,If I ever show you a demonstration of running engrams without giving you any reasons why,
and so forth, you'd wonder how the hell this was happening. Because apparently nothing was
happening in the session. You'd say, "What's going on?"

The way I used to run engrams-the way I still run them, and so forth-runs something like
this: Crude date. Very crude date. Order of magnitude, you know? Eighty-nine trillion,
something like that, you know? A little greater than eighty-nine trillion. That's the date, see?
Takes you how long to get that, see?

"Return to this incident at eighty-nine-plus trillion. All right. What are you looking at? Okay,
thank you. How long is this incident? Minutes? Hours? Days? Weeks? Weeks. Good. Two
weeks? Greater than two weeks, less than two weeks? Greater than four weeks, less than four
weeks? Greater than six weeks, less than six weeks? Five weeks? Five weeks. . .all right, it's
five weeks long. Very good. Now just move on through this to the end."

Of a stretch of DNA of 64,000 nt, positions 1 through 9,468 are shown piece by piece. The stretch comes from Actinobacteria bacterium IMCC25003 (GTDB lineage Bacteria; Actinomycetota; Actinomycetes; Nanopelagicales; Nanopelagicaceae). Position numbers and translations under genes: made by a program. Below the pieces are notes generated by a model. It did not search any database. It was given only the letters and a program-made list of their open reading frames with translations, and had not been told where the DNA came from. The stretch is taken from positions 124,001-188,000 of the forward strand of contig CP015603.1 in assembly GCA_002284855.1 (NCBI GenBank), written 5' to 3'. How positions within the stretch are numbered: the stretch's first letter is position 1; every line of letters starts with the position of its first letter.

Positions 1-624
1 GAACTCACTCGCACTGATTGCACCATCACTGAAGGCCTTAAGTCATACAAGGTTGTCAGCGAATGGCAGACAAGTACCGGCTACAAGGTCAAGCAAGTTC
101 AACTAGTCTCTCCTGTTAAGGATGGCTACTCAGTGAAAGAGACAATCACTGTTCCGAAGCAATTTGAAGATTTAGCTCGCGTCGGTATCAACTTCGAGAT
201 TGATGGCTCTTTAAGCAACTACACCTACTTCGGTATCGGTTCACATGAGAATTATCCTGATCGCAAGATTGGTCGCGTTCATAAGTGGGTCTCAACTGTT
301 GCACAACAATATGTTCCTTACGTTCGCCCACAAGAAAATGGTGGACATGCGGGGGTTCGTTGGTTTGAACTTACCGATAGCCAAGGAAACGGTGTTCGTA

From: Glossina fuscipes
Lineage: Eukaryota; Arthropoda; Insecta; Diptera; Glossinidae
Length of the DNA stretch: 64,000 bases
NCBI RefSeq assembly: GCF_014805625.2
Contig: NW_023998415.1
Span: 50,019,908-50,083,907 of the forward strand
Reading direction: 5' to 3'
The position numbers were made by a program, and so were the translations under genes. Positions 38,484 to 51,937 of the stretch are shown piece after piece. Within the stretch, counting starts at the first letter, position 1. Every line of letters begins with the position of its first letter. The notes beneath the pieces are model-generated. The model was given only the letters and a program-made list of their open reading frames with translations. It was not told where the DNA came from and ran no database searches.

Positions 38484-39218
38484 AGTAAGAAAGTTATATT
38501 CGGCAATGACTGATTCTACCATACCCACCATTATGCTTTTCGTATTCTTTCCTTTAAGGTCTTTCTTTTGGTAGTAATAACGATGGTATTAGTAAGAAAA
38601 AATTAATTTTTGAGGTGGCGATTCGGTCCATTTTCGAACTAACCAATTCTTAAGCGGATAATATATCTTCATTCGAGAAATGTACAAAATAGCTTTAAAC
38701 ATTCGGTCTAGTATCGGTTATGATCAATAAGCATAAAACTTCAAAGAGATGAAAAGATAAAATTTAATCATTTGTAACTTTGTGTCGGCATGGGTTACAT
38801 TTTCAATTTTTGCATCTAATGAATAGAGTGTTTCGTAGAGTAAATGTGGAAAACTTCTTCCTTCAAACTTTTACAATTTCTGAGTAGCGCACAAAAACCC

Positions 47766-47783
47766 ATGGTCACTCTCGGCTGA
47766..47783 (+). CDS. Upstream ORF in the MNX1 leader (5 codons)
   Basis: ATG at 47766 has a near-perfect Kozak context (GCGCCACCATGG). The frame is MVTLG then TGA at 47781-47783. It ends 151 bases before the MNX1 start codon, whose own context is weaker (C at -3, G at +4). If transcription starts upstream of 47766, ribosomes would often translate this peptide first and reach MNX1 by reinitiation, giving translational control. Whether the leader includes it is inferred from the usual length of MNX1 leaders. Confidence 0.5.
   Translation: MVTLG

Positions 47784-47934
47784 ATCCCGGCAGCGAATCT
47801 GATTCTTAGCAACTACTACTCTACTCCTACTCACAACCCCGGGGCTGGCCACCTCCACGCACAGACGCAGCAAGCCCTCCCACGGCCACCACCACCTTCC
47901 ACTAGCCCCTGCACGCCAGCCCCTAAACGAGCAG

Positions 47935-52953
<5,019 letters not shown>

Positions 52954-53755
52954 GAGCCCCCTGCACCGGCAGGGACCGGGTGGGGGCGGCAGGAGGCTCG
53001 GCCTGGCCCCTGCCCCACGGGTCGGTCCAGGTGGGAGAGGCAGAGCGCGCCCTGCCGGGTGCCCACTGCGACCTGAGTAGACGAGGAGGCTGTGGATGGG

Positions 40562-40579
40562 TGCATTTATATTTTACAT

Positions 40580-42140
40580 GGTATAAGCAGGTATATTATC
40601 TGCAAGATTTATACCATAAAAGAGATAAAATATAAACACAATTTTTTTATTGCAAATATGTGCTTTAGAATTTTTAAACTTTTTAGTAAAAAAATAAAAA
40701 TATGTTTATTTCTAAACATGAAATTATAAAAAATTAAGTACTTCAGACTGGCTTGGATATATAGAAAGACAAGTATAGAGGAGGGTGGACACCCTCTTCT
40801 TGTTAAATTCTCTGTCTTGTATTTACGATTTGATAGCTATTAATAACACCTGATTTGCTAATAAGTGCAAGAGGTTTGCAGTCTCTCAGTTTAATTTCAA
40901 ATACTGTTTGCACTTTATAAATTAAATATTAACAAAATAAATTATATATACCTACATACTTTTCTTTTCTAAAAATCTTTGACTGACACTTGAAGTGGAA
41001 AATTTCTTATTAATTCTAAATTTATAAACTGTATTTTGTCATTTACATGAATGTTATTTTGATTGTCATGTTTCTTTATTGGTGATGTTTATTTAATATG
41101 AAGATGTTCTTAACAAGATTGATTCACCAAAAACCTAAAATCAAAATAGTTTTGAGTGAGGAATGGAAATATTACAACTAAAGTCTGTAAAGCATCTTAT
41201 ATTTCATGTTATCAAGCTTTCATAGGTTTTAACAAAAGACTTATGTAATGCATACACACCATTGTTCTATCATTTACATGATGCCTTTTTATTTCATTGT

PC, ten minutes later, comes up and says, "All right, I did."

"What's it all about?"

"Well, I don't know. I get something or other, something or other, something or other."

"All right, fine. All right, now is there any slightly earlier beginning on this?"

"Yeah, there's a little bit earlier beginning on it."

"Is it a day before? Two days before? An hour before? Hours before? Four hours before?
Five hours before? All right. I want you to go about five hours earlier this time, all right?-
for the beginning of the incident. Move to the beginning of the incident. Okay. All right,
move on through the incident."

Five minutes later, PC says, "I'm there."

You say, "All right, what you got now?"

"Oh, it's a sort of a thrashing machine. And there's this long blue-and-white thing and it goes
on . . ." so on, and so forth. And "Somewhere . . . somewhere I must have run into machinery.
I must have had something to do with machinery. This kind of machinery. Makes me dizzy.
Just like this one. Just like all these do. Dizzy."

"All right, very good. We're now going to date an earlier incident in which you get dizzy